A study of religion, ministry, and meaning in caregiving among health professionals in an institutional setting in New York City.
The clinical staff of a large metropolitan nursing home was surveyed about their religious practices, the degree to which they saw their work as a ministry, and the meaning they obtain from being caregivers. Age, race, gender, education, and various other measures were also taken. As hypothesized, religiosity made a significant positive contribution to participants' belief their work was a ministry to those in need. Multiple regression revealed that African American and older staff scored significantly higher on both dependent variables, whereas Caucasians were significantly less likely to view their work as ministry. Staff who worked with long-term patients derived significantly more meaning from their work, but they were no more likely to see it as ministry. Religiosity appears to enhance the meaning caregivers get from their work, and this may be beneficial to patients. Further research may identify other factors that enhance the meaning caregivers get from their work.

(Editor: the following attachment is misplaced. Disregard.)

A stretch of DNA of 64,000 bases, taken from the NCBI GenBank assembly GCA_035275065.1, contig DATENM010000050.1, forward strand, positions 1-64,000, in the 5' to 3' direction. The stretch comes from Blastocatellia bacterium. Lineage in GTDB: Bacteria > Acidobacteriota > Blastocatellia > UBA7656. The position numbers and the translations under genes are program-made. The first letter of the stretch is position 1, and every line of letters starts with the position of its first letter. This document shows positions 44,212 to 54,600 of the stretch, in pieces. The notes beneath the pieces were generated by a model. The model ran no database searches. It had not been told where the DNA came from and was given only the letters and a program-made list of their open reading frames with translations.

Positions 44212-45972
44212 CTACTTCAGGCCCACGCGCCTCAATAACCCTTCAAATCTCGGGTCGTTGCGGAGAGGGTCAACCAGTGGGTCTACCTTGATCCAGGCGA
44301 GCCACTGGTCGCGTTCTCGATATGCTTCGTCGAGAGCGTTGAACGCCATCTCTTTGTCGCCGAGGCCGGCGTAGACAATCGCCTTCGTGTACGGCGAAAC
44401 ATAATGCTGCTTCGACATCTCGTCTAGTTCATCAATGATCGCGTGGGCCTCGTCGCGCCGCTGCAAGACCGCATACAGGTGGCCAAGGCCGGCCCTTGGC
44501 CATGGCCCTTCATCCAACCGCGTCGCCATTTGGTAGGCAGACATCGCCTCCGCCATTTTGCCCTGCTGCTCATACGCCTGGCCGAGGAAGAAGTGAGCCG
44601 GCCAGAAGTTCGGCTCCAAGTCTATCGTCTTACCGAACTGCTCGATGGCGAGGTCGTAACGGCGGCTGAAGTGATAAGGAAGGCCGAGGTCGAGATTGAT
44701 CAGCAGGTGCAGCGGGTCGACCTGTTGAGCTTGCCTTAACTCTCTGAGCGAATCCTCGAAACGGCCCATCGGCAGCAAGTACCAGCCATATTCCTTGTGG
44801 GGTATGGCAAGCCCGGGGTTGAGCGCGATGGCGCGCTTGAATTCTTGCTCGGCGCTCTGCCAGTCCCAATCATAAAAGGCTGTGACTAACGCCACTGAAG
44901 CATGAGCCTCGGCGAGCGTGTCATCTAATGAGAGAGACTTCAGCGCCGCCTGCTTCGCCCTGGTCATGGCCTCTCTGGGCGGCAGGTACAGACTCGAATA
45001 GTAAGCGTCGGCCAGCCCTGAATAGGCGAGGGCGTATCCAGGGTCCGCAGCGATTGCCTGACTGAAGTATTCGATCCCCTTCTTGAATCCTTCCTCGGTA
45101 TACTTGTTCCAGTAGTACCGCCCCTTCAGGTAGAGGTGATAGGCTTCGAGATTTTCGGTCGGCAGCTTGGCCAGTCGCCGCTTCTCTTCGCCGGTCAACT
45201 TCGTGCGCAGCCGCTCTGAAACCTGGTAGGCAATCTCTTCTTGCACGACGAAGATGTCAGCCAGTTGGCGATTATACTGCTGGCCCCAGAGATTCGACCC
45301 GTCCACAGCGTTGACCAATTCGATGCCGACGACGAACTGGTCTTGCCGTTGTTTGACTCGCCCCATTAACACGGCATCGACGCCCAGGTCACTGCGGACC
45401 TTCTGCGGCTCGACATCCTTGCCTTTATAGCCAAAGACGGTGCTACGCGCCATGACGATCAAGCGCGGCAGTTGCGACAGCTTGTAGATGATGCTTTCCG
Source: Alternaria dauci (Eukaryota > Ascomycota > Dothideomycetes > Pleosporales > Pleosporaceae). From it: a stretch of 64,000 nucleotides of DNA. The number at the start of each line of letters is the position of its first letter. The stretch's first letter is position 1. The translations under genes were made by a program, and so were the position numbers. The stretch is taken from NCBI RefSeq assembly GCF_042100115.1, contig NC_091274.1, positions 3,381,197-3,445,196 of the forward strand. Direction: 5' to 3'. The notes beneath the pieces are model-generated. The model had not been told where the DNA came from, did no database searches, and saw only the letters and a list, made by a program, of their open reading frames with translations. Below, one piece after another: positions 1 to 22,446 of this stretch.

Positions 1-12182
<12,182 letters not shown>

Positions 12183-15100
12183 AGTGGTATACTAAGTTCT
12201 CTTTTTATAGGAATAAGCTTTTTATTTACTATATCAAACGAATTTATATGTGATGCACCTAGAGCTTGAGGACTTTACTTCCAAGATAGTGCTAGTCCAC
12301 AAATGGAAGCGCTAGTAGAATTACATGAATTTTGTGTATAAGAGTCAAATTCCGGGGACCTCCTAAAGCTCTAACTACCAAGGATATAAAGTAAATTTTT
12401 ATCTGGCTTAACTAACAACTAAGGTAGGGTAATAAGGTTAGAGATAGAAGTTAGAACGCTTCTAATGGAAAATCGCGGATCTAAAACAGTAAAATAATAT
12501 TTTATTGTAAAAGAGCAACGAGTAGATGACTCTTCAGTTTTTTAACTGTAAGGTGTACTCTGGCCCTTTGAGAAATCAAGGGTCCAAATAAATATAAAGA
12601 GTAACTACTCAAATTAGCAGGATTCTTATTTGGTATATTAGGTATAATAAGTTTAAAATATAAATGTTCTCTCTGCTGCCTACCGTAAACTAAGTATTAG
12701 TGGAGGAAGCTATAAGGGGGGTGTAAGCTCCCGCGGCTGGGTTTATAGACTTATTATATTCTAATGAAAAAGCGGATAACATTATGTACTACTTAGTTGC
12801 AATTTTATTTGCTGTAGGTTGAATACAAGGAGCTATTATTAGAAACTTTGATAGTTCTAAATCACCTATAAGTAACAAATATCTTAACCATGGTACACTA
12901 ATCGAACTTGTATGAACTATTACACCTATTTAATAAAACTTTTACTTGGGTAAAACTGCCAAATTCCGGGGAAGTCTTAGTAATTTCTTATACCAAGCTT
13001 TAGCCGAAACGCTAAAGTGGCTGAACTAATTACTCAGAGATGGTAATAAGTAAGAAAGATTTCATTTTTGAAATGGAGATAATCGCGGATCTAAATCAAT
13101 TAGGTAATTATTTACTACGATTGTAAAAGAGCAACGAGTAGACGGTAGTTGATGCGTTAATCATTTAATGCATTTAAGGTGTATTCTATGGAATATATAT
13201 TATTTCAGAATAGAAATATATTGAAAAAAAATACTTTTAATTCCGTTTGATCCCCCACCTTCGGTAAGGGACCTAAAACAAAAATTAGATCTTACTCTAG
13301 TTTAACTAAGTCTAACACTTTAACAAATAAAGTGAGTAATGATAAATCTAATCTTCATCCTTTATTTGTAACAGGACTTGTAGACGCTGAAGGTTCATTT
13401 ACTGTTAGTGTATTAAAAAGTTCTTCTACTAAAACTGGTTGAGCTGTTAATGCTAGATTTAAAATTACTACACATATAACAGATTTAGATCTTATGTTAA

Overvold, JA; Weaver, AJ; Flannelly, KJ; Koenig, HG
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